(Editor’s note: A previous version of this article said that the $500,000 grant for the Complete Streets program came from the Washington Department of Transportation, however, the awarder is the Washington Transportation Improvement Board.)
Walkers and bicyclists won’t have to share the road in some of the islands’ highest pedestrian traffic areas with cars thanks to a new grant.
The Washington Transportation Improvement Board gave $500,000 to San Juan County to jumpstart pedestrian pathway projects on each of the three ferry-served islands.
“It’s pretty nice when a new endeavor gets recognized with that much support from the state,” Dave Zeretske, one of the community members instrumental in bringing the program to the county’s attention. “It’s very pleasing, and the choice of projects that public works has prioritized for Lopez, Orcas and San Juan look very worthwhile.”
The grant is part of the Complete Streets Program, which encourages road planners to assess the needs of pedestrians, bicyclists, motorists and transit riders on roads throughout the state. It requires a municipality to agree to draft street-design plans that accommodate all modes of transportation. However, it does not stipulate that the final design must include those details, nor that any predetermined set standards be applied.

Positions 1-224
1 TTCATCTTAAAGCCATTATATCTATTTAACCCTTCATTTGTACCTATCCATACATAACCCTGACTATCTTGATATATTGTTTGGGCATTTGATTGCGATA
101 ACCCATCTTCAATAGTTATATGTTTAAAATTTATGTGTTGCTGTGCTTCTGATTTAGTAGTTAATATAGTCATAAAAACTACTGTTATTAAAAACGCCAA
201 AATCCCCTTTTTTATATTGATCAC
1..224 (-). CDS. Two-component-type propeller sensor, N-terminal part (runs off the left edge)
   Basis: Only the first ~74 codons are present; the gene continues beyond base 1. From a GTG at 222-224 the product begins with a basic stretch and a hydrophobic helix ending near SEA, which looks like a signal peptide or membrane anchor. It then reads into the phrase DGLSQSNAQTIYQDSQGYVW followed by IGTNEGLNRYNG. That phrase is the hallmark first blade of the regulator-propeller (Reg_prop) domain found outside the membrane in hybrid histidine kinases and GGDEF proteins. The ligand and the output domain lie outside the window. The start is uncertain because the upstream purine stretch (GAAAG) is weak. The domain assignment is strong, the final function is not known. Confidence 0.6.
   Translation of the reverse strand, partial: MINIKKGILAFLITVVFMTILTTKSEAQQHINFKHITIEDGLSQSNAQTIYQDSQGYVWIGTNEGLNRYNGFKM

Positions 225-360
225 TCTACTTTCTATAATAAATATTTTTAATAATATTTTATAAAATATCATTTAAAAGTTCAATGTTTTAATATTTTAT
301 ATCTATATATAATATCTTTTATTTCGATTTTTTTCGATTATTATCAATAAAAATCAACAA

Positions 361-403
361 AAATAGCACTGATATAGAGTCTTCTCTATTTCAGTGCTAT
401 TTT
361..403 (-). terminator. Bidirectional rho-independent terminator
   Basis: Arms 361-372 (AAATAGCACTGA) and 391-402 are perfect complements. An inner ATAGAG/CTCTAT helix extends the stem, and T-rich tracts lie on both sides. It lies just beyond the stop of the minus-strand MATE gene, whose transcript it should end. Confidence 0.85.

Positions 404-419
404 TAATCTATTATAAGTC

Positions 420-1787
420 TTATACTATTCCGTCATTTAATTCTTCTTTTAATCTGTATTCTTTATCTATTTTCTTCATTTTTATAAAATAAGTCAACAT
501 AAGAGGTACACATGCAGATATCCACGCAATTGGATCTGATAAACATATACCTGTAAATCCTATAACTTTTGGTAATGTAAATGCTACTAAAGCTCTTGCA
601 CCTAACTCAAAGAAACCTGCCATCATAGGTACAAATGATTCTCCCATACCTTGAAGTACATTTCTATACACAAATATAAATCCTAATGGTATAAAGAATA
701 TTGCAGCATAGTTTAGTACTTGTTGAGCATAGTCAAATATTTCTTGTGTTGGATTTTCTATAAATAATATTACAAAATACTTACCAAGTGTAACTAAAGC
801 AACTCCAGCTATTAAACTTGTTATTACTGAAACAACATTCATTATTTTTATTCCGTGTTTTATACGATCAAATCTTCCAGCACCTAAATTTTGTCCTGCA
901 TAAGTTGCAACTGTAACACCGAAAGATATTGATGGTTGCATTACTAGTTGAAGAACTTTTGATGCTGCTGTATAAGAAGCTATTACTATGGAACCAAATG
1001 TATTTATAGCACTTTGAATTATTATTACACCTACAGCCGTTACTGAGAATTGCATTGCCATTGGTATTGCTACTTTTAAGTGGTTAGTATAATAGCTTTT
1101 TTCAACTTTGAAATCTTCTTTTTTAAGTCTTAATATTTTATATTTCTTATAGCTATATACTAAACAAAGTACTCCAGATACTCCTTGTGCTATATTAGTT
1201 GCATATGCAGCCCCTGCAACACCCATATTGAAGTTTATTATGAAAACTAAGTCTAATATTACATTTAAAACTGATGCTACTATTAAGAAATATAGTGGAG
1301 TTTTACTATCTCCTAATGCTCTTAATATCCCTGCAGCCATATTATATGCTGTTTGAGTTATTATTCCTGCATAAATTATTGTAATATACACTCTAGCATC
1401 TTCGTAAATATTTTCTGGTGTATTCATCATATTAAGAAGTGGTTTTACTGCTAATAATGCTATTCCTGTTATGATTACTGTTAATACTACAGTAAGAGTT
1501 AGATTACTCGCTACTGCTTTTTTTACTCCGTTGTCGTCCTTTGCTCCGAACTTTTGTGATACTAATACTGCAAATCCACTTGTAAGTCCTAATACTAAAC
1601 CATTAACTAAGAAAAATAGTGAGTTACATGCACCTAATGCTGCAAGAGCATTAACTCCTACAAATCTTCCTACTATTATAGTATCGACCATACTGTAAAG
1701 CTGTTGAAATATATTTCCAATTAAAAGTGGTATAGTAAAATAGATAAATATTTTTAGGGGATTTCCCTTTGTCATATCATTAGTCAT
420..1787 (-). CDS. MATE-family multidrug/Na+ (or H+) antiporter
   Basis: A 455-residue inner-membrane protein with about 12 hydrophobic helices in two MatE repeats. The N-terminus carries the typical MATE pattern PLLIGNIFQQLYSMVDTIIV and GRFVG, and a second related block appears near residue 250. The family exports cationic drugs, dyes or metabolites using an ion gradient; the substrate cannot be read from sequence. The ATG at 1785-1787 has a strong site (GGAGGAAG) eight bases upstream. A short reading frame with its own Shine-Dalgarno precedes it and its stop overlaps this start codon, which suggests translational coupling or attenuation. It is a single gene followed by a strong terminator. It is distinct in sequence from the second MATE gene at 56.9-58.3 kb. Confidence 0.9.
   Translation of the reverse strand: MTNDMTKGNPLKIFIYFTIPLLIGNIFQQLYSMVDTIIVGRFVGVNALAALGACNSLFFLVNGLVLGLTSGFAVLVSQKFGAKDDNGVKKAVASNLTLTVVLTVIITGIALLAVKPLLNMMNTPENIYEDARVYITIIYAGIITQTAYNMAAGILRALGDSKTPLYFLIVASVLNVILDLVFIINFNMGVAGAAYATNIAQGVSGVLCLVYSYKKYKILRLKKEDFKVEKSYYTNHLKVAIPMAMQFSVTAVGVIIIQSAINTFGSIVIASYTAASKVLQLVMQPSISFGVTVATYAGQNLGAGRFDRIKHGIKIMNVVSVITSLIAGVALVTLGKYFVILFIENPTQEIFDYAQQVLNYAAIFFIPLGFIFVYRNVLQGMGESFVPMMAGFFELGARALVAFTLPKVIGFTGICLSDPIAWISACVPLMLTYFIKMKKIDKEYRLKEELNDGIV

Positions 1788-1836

The San Juan County Council unanimously approved the ordinance on Nov. 27, that requires public works to offer solutions for every method of transportation along with standard road improvements when designing a roadway in the county.
The projects funded by the grant include:$130,000 to create a 4-foot-wide shoulder on the west side of Fisherman Bay Road from Lopez Road (Lopez Village) to the Fisherman Bay Marina (approximately 0.6 miles).
$100,000 to construct pedestrian and bicycle improvements on the southeast side of Orcas Road from Myers Road to Main Street on Orcas (around 720 feet).
$200,000 to build a curb, gutter and sidewalk on the south side of Rose Street from Madrona Street to the public library and from the library to Prune Alley on Orcas (about 220 feet).
$100,000 to construct a 4-foot shoulder on the south side of Pear Point Road from Argyle Ave to Jacksons Beach Road on San Juan (approximately 0.45 miles).
“Thanks to the council, staff and public works,” Zeretske said. “We think it’ll work well for San Juan County.”